Turkey suspends almost 260 local officials amid crackdown
Iran Press TV
Mon Oct 15, 2018 03:23PM
Turkey has suspended nearly 260 senior local officials over alleged terror links and activities unrelated to their posts, the interior ministry says.
Interior Minister Suleyman Soylu removed 259 local neighborhood heads, known as "muhtar" in Turkish, from their posts, his office said in a statement on Monday.
The statement did not provide further detail on what terror organisations the officials were allegedly linked to.
The muhtar is the elected chief of a village or a city neighborhood, and responsible for day-to-day services for residents such as registration.
Turkey has suspended or sacked over 140,000 public sector employees because of alleged links to a movement led by US-based opposition cleric Fethullah Gulen, whom the Ankara government accuses of having masterminded the July 2016 coup attempt against President Recep Tayyip Erdogan. Tens of thousands of people have also been arrested in Turkey on suspicion of having links to Gulen and the failed coup.
During the 2016 botched putsch, a faction of the Turkish military declared that it had seized control of the country and the government of Erdogan was no more in charge. The attempt was, however, suppressed a few hours later.
Ankara has since accused Gulen of having orchestrated the coup. The opposition figure is also accused of being behind a long-running campaign to topple the government via infiltrating the country's institutions, particularly the army, police and the judiciary.
Gulen has denounced the "despicable putsch" and reiterated that he had no role in it.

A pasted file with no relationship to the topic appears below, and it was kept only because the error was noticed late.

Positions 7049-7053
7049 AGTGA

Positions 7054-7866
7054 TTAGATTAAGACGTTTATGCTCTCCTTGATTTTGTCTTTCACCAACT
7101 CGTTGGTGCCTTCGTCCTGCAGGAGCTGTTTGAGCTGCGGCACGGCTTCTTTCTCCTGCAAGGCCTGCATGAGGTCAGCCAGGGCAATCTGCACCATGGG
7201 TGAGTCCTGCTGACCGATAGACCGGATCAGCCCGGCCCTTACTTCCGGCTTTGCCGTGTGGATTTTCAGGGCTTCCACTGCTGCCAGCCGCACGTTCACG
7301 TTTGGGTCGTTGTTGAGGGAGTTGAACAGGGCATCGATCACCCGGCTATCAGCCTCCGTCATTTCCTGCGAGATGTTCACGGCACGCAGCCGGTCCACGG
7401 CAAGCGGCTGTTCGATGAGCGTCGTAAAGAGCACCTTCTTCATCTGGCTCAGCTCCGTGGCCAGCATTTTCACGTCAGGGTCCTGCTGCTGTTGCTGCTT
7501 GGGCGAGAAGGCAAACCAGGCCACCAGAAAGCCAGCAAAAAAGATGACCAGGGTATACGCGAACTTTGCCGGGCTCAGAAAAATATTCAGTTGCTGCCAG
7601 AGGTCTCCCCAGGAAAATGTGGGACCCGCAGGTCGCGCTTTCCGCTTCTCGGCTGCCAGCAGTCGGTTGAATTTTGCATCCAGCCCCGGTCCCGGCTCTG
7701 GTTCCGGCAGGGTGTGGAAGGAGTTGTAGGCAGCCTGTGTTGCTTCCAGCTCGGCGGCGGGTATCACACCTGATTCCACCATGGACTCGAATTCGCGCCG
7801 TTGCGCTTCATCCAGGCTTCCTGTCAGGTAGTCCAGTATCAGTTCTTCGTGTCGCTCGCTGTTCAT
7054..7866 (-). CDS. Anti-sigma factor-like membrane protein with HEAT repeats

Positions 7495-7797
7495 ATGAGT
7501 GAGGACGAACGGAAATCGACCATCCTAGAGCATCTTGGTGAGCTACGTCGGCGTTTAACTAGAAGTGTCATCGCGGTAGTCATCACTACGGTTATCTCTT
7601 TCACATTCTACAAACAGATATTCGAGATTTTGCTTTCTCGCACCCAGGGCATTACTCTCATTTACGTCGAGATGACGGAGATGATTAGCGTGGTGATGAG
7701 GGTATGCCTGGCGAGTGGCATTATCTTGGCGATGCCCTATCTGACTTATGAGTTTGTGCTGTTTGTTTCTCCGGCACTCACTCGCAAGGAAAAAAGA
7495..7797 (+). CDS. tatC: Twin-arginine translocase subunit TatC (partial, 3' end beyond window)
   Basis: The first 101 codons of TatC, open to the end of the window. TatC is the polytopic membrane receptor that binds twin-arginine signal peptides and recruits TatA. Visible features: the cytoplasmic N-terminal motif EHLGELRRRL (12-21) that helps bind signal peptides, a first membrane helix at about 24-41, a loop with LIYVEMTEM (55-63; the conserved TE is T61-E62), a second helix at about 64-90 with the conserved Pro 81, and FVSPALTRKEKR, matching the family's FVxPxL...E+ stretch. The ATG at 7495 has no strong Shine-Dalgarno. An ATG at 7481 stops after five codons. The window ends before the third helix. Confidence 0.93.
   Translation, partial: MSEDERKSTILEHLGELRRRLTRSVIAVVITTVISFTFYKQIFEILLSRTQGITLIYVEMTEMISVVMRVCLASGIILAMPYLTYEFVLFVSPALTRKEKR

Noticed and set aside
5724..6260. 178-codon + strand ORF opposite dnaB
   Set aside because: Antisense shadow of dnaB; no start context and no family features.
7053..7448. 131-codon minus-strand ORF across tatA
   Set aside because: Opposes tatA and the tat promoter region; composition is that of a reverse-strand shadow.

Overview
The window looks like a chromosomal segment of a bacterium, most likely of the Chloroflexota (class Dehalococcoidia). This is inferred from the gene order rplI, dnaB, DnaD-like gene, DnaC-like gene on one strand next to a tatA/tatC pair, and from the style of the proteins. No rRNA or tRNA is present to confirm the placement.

The international community and rights groups have been highly critical of the Turkish president over the massive dismissals and the crackdown.
Turkey suspended over 500 village guards
Last week, the interior ministry suspended 559 village guards, locals employed to combat Kurdish militants, accused of links to terror organizations while 76 were accused of people trafficking and drug crimes.
Village guards, ethnic Kurds armed men paid by the government supporting the Turkish state, have the right to carry arms, to inform on suspected separatist activities.
Turkish authorities detained 137 people in country-wide operations earlier this month over alleged links to the PKK militant group.
PKK militants regularly clash with Turkish forces in the Kurdish-dominated southeast of Turkey.
Turkey, along with the European Union and the United States, has declared the PKK a terrorist group and banned it. The militant group has been seeking an autonomous Kurdish region since 1984.
More than 40,000 people have been killed during the three-decade conflict between Turkey and the autonomy-seeking militant group.
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